Learn more about machine vision! In our knowledge base we are explaining key technical terms about image processing. We give you an overview to topics like 3D machine vision or the established standards like CameraLink, GigE Vision or GenICam.
Filters can dramatically alter the character of the light that enters a lens
and they can have a wide variety of uses, from simple protection of the lens
surface to restricting certain wavelengths of light and polarising etc.
Fixed focus lenses, Zoom lenses, Lenses for multi-chip cameras, Standard resolution lenses, High resolution lenses, Large format lenses, Liquid lenses
Standard lenses that focus to infinity are very good when inspecting
large components, but when objects are comparable in size to that of
the imaging sensor, macro lenses are the best choice. Macro lenses are
not specified in terms of their focal length, but are named according to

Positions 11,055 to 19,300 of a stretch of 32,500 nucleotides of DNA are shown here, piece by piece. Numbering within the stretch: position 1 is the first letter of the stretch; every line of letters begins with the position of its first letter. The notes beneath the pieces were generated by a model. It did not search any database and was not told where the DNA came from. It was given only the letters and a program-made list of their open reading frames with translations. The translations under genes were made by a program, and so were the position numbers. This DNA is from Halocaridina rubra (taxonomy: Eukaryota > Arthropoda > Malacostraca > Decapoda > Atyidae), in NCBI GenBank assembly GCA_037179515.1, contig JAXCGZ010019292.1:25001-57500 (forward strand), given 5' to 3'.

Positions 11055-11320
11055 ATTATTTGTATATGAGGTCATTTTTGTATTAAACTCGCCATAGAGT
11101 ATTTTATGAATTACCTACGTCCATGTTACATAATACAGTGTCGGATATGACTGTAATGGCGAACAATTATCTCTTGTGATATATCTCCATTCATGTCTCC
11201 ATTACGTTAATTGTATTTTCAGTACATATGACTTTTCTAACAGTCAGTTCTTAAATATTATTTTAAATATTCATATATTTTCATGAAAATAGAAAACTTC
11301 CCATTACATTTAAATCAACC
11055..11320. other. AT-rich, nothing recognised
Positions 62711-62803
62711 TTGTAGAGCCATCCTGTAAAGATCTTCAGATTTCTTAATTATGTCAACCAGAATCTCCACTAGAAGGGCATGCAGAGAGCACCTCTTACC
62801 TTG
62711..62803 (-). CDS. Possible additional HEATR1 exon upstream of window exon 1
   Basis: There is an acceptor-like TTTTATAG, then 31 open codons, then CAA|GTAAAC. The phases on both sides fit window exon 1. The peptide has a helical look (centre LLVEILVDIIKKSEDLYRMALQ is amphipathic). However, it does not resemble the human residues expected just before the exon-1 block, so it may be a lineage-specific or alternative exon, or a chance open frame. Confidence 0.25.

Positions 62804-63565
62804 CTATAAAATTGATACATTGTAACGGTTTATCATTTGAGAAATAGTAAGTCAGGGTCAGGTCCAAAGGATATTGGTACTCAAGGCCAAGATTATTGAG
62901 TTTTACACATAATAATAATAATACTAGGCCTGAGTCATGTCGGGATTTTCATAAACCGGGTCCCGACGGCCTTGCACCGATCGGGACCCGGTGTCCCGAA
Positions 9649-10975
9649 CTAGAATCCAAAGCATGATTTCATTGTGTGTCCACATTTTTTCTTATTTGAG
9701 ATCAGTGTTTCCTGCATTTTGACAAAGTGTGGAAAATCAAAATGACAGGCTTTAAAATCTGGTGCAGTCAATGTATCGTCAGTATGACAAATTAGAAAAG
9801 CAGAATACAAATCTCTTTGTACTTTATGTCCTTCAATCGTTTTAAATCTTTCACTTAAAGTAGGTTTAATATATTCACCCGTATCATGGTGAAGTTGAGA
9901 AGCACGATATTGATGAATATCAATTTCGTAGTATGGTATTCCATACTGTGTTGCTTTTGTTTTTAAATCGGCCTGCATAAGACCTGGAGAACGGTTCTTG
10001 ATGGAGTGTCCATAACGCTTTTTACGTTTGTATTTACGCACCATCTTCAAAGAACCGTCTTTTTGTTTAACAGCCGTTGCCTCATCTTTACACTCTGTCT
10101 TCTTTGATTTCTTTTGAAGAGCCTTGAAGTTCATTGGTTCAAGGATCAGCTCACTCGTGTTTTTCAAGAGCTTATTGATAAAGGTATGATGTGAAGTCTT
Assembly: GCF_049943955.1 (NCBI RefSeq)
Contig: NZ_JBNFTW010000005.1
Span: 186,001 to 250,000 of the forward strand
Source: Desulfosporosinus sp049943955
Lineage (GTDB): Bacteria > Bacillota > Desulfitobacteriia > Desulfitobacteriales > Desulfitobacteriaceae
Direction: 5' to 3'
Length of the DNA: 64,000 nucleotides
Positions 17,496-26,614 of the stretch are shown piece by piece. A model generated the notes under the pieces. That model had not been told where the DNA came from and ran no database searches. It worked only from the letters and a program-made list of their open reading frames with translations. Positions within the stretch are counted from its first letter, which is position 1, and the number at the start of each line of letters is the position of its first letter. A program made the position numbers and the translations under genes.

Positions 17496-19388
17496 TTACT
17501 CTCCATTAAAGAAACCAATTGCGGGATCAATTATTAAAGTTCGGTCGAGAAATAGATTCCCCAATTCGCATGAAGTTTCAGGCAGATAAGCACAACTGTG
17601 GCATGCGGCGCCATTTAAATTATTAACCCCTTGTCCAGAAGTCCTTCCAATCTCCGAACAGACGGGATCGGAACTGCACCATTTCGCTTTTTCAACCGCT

the magnification. These lenses generally have a fixed working distance
and a fixed iris and are optimised for magnification with distortion
being kept to a minimum.
The quality of illumination can vary depending on the object material and how
structured the light is. Different illuminators are available delivering light
ranging from structured to diffuse. Mirrors or lenses can be used to focus the
light in one direction or scatter the light such that it reaches the object
from all directions (diffuse).
Line scan bars (aka contact image sensors - CIS) are an attractive alternative to common line scan cameras. They’re much easier and faster to set up, offer high sensitivity and extremely fast data rates.
This page covers how the technology works with some examples of applications it’s well suited to.
To inspect sheet steel, paper web or other uncut materials for errors at
extremely high speed during their manufacture, line-scan based image
processing systems are often the only technically and economically viable
solution. This article describes the current state-of-the-art line-scan
LINLOG technology allows the characteristic pixel response to be adapted to
the illumination conditions. Every pixel can be programmed on a purely
logarithmic, purely linear or any combination of these two curves, a LINLOG